TG Therapeutics snagged approval for its first-in- class lymphoma med, Ukoniq, earlier this year. It has now received the approval it needs to move forward with its next-generation anti-CD20 drug.

TG has secured approval from the U.S. Food and Drug Administration for its relapsing multiple sclerosis drug ublituximab. TG Therapeutics has filed a new drug to combat multiple sclerosis, and will rely on its two-time-a-year dosing schedule to provide a convenience advantage. Briumvi will be given once a year for six months, unlike competitors like Roche's Ocrevus and Novartis' Kesimpta.

TG anticipates that Briumvi will be available in the first quarter of 2023, but did not reveal any pricing details.

Briumvi will treat relapsing MS in several stages: it can be given to people who have always had no response to other anti-CD20 treatments or those who have relapsing/remitting MS.

Briumvi's approval builds upon the positive results of its phase 1-3 ULTIMATE studies, which showed that it reduced the annual incidence of MS-related relapses by more than half compared to teriflunomide, the company said. TG's drug helped reduce the number of T1-enhancing lesions and the number of new or expanded T2 lesions, TG said.

Briumvi adds to a long list of other anti-CD20 drugs for relapsing MS, including Ocrevus and Kesimpta. Some patients who start a new treatment for MS will use an anti-CD2 treatment, according to TG.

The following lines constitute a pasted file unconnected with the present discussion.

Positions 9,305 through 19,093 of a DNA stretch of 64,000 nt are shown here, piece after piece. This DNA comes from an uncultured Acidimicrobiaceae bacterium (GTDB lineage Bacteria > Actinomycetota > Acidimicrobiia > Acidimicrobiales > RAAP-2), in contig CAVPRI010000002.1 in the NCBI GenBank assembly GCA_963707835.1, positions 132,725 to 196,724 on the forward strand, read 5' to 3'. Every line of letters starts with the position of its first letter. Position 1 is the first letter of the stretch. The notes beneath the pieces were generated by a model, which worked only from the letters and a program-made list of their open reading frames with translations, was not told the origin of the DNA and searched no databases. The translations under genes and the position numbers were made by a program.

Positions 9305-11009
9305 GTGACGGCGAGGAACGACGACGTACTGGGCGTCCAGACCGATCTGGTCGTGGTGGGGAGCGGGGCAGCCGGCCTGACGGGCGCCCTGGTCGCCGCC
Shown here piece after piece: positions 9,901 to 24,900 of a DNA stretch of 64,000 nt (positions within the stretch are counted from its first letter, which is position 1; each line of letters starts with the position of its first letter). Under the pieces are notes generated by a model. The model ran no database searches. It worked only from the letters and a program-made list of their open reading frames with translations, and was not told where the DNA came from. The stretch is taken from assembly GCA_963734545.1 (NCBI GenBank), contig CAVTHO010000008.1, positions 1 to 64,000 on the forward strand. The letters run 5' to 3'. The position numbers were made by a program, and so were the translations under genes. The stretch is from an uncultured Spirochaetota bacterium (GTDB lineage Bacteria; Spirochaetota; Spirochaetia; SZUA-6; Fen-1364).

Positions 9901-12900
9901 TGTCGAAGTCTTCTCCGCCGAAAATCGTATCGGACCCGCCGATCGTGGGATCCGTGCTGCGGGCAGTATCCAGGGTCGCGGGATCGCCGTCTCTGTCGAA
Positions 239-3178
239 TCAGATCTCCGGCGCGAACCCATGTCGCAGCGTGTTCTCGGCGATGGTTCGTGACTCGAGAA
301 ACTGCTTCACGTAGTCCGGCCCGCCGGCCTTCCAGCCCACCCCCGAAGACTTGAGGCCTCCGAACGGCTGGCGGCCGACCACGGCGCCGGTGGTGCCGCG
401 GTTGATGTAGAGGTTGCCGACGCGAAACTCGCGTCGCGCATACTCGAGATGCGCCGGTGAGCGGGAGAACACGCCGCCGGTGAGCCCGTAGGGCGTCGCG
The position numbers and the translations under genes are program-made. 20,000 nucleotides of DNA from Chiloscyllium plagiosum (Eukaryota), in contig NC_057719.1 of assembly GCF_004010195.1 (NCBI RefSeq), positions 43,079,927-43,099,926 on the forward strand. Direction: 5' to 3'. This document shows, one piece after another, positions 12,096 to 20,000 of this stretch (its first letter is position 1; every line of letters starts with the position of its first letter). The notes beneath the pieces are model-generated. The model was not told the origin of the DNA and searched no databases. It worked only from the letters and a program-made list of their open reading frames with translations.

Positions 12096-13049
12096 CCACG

Briumvi aims to give patients a single dose of 450 mg once a year, for a total of six months. Compared to medications like Kesimpta, Briumvi is given twice a year, for a period of six months. Ocrevuta, another anti-CD20 med from Roche, is given every 24 weeks after patients receive a dose that was lower when they started treatment.

TG Therapeutics' approval of its relapsing-remitting treatment med Briumvi is "a tremendous win for people living with MS," said Lawrence Steinman, M.D., a neurology professor at Stanford University.

Bari Talente, executive vice president of the National MS Society, said in a release that having different anti-CD20 therapies means that people with MS can choose one that works for them.

TG didn't announce any plans for pricing the med, but analysts said they were expecting the med to cost around $30,000 per patient per year. Briumvi costs $30,000 per patient a year on average, compared with $78,000 for Ocrevuta (previously aflibercept).